The command buffer only applies to Classic Database Server. It is placed as a link between your application and the DBMS and is temporary storage that can hold requests or C/AL database commands that are sent from your application to the DBMS. The command buffer has been designed to reduce the number of network transfers when using C/SIDE in local area network (LAN) environments.
The Command Buffer and Network Transfers
When an application performs a write transaction, some requests such as inserting a record in a table by using
record.INSERT do not need to be sent to the DBMS immediately. They can be temporarily stored in a command buffer. In general, the commands that do not have to be sent to the DBMS immediately are the commands that do return a value.
The contents of the command buffer are sent to the DBMS when the buffer is full or when a command requires an immediate response from the DBMS.
The advantage of assembling DBMS commands into packages is that the number of network transfers and the load on the LAN is reduced. The time that is required to send one DBMS request is comparable to the time that is used to send an entire package.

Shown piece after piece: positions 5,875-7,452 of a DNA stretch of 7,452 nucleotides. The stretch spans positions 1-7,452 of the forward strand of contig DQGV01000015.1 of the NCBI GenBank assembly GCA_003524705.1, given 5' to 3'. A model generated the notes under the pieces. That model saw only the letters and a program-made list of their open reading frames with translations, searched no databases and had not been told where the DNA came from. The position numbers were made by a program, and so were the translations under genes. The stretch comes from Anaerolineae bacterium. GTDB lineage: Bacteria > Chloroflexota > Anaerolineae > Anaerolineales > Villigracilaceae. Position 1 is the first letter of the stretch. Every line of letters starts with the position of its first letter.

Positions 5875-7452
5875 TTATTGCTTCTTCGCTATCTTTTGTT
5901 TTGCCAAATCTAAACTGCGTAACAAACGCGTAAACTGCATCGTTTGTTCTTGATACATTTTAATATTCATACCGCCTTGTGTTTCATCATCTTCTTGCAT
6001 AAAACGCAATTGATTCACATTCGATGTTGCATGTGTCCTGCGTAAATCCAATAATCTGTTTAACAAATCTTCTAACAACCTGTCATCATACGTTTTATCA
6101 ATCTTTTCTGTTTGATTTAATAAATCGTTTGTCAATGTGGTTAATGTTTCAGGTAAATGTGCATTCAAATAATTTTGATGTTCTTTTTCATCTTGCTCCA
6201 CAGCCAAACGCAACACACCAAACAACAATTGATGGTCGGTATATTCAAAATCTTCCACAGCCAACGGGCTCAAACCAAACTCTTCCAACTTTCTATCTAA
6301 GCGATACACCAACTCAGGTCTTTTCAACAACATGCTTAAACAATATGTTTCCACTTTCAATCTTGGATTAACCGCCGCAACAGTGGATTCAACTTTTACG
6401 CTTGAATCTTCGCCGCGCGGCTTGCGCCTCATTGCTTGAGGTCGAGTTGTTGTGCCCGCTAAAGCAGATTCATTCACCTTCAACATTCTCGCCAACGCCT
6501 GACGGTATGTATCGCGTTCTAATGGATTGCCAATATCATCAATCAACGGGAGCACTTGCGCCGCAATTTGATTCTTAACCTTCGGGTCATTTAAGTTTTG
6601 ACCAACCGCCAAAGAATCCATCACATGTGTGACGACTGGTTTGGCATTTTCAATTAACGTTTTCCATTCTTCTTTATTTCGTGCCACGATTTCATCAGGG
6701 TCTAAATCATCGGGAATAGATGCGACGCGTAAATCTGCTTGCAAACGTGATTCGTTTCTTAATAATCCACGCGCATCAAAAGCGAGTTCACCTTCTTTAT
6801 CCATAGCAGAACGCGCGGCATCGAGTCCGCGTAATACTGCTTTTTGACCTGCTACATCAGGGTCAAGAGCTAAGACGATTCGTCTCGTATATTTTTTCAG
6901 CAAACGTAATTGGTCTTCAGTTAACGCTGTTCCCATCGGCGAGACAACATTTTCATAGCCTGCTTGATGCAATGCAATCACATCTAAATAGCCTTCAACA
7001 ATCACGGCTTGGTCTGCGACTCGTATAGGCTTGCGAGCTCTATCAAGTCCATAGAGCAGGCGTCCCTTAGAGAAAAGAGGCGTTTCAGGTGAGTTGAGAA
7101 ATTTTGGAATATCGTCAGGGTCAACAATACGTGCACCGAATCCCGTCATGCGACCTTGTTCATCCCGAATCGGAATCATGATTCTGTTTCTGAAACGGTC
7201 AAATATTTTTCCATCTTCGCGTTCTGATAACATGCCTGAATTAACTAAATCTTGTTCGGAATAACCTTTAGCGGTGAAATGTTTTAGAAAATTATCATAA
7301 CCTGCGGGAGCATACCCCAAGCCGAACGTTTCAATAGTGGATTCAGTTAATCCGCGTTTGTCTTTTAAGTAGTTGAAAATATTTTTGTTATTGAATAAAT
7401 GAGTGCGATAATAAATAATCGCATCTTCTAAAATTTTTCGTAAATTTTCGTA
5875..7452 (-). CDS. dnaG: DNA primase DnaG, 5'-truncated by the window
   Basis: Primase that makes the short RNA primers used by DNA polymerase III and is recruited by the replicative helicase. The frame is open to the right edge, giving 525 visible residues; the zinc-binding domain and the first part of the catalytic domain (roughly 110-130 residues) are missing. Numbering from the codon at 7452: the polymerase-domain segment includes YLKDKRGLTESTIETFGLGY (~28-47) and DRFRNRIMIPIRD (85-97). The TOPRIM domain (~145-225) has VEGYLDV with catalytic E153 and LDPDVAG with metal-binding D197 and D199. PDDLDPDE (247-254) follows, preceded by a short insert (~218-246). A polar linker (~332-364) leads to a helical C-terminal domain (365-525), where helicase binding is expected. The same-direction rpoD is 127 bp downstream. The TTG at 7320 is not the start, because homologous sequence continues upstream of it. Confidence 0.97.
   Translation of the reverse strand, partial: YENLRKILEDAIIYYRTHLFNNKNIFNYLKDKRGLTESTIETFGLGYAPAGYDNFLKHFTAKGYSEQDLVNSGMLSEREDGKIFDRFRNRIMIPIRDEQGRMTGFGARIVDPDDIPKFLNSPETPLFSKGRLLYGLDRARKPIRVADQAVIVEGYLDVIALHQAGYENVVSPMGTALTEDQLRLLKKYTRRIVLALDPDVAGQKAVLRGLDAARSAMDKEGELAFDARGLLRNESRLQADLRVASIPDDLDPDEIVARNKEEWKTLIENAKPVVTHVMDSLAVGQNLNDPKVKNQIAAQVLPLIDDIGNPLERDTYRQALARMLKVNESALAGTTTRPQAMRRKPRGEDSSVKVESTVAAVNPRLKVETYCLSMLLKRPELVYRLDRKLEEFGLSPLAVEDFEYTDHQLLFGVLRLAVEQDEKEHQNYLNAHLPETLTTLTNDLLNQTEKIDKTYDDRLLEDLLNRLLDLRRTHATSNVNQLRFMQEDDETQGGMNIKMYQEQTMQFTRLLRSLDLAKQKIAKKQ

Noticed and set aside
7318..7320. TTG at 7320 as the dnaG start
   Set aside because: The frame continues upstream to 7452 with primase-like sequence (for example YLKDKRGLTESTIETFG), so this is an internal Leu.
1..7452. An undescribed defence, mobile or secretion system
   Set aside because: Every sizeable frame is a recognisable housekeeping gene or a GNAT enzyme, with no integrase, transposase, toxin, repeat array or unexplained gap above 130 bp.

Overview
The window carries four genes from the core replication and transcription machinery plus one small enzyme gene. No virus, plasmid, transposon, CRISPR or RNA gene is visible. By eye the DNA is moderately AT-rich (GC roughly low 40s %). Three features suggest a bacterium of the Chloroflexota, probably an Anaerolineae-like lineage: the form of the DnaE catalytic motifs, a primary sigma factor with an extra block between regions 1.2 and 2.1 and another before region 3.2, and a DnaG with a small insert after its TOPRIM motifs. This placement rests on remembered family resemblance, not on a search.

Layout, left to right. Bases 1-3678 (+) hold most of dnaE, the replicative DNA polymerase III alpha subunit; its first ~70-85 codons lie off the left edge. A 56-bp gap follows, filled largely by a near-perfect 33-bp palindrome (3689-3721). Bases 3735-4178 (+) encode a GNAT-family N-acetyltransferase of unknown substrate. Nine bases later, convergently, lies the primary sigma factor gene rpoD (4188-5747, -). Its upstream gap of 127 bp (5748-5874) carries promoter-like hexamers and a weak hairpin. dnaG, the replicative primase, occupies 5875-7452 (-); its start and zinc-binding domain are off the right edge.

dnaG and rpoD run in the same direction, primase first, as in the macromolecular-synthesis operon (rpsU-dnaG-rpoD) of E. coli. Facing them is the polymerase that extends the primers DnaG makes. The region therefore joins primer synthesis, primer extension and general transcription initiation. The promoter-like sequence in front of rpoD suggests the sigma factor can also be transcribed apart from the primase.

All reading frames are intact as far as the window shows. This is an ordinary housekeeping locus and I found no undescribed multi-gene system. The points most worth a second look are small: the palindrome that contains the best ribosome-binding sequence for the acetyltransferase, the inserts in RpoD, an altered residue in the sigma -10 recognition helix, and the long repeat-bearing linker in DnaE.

The following C/AL code example illustrates how the command buffer affects the number of network transfers.
WHILE Record.FIND('-') DO Record.DELETE();
Two commands are executed for each record in the table. However, each record causes only one request to be sent to the DBMS because the
DELETE command is stored in the command buffer until the
FIND command is executed.
The command buffer is turned off when you activate the C/AL debugger.
For example, the following statements illustrate the difference between running code with and without the debugger.
Customer."No." := '12'; Customer.DELETE(); First := 7; Second := 0; Ratio := First / Second;
If there is no customer with the number 12, then a run-time error occurs regardless of whether the debugger is active. However, the error that occurs is not the same. There are two errors because the customer cannot be found:
DELETEstatement will fail.
The last statement is a division by zero.
When the debugger is inactive, the
DELETE command is stored in the command buffer for execution at a later time. Therefore, a run-time error occurs when the last statement tries to divide by zero.
When the debugger is active, the
DELETE command is executed immediately. This causes a run-time error when the record for customer number 12 cannot be found.